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Faculty of Science

News and Events for
UBC Science Alumni | Issue 4, 2018

Sign up for the UBC Chemistry reunion

September 22, join us to celebrate 102 years of Chemistry at UBC. Reconnect with old friends and recognize the accomplishments of our alumni, students, faculty and staff. A research symposium, BBQ and tours round out the day.

Could a deadly mushroom help battle cancer?

UBC chemists have produced the first synthetic version of a toxin found in the infamous death cap mushroom. The toxin can kill cancer cells, but extracting it from wild mushrooms is time consuming, so a synthetic version could save lives.


Alumni Day at Homecoming
Enjoy free admission to UBC attractions, an exclusive alumni experience at the football game, and an awesome ’80s party. 
September 22, 2018


Skin and Bones 
Examine our complicated relationship with the animal world in this exhibition that intersects natural science, fine art and fashion.
Opens September 15, 2018


Southern Resident Killer Whales: Risks and Realities
Join UBC marine mammal researcher Andrew Trites in Victoria as he discusses the issues affecting killer whale populations.
September 27, 2018

Gut enzymes could yield universal blood

Since the 1980s chemists have tried to use enzymes to create universal blood, which could ease blood shortages. Now, UBC researchers have found a new group of enzymes in the human gut that can accomplish the task 30 times better than previous candidates.

virus research
Zooming in on viruses

UBC chemists analyzing the deadly Nipah virus have discovered they assemble themselves in a much more haphazard manner than previously thought. A UBC-patented microscope made the discovery possible.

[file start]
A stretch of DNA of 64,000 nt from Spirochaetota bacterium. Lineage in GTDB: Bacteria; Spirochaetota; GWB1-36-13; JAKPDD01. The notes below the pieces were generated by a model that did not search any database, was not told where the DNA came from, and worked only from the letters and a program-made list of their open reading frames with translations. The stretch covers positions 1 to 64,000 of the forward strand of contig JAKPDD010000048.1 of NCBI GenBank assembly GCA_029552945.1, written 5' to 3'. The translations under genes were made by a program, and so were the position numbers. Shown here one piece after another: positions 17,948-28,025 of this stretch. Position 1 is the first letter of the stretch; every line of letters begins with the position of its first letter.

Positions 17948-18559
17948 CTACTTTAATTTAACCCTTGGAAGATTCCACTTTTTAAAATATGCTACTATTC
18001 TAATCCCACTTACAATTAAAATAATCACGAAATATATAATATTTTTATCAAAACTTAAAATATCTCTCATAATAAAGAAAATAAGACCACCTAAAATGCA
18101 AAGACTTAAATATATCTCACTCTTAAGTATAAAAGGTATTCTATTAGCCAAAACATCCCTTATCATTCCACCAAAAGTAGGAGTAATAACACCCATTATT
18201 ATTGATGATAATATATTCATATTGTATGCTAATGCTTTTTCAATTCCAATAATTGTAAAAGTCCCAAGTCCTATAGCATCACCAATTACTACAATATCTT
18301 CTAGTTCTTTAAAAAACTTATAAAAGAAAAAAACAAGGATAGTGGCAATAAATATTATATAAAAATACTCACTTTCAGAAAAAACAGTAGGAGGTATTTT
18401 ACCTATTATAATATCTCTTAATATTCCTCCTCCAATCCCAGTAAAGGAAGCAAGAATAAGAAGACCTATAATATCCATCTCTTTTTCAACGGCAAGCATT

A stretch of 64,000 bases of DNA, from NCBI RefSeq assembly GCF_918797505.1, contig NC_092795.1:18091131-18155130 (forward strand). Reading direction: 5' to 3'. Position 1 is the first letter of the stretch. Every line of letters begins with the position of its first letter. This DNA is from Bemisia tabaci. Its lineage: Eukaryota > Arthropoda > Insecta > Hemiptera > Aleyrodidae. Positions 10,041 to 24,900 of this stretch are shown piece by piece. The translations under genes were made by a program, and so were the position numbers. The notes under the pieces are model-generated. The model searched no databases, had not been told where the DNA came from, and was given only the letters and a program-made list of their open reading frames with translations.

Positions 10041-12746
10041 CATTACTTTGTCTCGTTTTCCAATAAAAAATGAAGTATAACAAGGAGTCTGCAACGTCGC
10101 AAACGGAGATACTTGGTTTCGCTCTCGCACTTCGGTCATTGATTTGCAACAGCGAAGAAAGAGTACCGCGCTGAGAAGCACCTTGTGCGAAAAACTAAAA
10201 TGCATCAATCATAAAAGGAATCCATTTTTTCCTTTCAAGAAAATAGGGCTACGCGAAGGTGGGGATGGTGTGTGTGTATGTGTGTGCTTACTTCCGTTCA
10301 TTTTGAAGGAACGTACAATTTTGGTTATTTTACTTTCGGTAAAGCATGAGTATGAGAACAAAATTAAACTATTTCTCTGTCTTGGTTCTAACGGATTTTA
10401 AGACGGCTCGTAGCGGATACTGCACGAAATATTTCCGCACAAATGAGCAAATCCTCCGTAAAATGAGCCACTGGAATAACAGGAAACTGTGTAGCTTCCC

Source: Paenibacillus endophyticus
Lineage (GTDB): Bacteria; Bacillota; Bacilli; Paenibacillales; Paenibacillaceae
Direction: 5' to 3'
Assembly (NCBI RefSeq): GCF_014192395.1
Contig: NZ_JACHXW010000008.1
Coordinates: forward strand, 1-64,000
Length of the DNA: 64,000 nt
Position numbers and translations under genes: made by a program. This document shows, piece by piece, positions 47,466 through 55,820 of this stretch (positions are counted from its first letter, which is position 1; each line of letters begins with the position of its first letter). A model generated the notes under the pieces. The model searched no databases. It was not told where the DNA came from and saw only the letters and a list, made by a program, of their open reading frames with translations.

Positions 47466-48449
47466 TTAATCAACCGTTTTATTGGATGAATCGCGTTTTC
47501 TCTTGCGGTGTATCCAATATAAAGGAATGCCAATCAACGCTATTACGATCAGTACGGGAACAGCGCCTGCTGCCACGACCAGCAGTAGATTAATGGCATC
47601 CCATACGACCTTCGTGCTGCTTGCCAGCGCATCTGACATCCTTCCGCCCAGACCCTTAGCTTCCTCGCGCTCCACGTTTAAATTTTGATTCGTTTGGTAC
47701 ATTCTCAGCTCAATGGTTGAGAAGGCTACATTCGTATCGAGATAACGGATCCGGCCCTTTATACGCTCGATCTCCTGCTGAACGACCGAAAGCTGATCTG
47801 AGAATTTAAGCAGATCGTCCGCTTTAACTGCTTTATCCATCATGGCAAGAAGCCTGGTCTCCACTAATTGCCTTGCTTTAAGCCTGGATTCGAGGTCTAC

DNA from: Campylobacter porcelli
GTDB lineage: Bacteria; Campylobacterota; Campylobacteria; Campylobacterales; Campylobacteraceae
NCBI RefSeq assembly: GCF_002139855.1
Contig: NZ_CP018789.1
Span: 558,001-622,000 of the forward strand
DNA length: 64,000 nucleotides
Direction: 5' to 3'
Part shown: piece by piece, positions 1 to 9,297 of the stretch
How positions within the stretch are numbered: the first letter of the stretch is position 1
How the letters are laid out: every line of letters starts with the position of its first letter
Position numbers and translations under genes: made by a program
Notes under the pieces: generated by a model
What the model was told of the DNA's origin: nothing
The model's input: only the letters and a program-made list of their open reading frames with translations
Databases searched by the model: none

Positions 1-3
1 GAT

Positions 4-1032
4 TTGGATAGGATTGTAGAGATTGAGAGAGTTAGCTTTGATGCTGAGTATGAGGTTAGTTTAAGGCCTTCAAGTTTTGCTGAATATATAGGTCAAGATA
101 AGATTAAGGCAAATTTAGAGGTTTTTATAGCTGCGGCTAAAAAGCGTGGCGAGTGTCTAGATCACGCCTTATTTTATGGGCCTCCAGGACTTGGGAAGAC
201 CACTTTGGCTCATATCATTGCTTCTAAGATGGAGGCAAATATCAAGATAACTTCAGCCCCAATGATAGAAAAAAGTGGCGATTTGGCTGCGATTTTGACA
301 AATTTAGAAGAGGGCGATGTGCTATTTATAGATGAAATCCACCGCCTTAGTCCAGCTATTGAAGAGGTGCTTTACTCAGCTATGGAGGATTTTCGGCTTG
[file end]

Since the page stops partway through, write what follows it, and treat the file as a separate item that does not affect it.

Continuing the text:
Out of the blue

Botanist Patrick Keeling details the evolutionary thread connecting malaria and coral reefs. Corals provide an “unexpected glimpse into the transition from symbiont to parasite.”



Matthew Dahabieh
Biochem alumnus looking to harness power of yeast

Biochemist and molecular biologist Matthew Dahabieh (BSc 06’, MSc 08’, PhD 13’) explains why yeast research is a big deal. “Since the 1800s, industry has focused on a very small set of strains that are useful, and now there’s a bottleneck in yeast biodiversity.”

Angie O’Neill
Award-winning science prof talks wonder of biology

"Biology isn’t a bunch of facts. It’s a process of discovery and understanding,” says two-time UBC Science Killam Prize for Excellence in Teaching winner Angie O’Neill.

  • UBC researcher David Boyd has taken on the role of special rapporteur on human rights and the environment for the UN Human Rights Council.
  • Vanessa Auld has begun a five-year term as head of UBC’s Department of Zoology.
  • The Canadian Association of Physicists has awarded medals to Andrea Damascelli, Alison Lister and Ariel Zhitnitsky.
  • Brett Finlay has received a $5.8M Foundation Grant from the Canadian Institutes of Health Research to support his research on host-microbe interactions.
  • Lab manager and biologist Winnie Cheung is a recipient of the UBC President’s Staff Awards.
Laser breakthrough has researchers close to cooling down antimatter

Researchers at CERN have used a laser system developed by UBC chemist Takamasa Momose to observe a benchmark atomic energy transition in antihydrogen.

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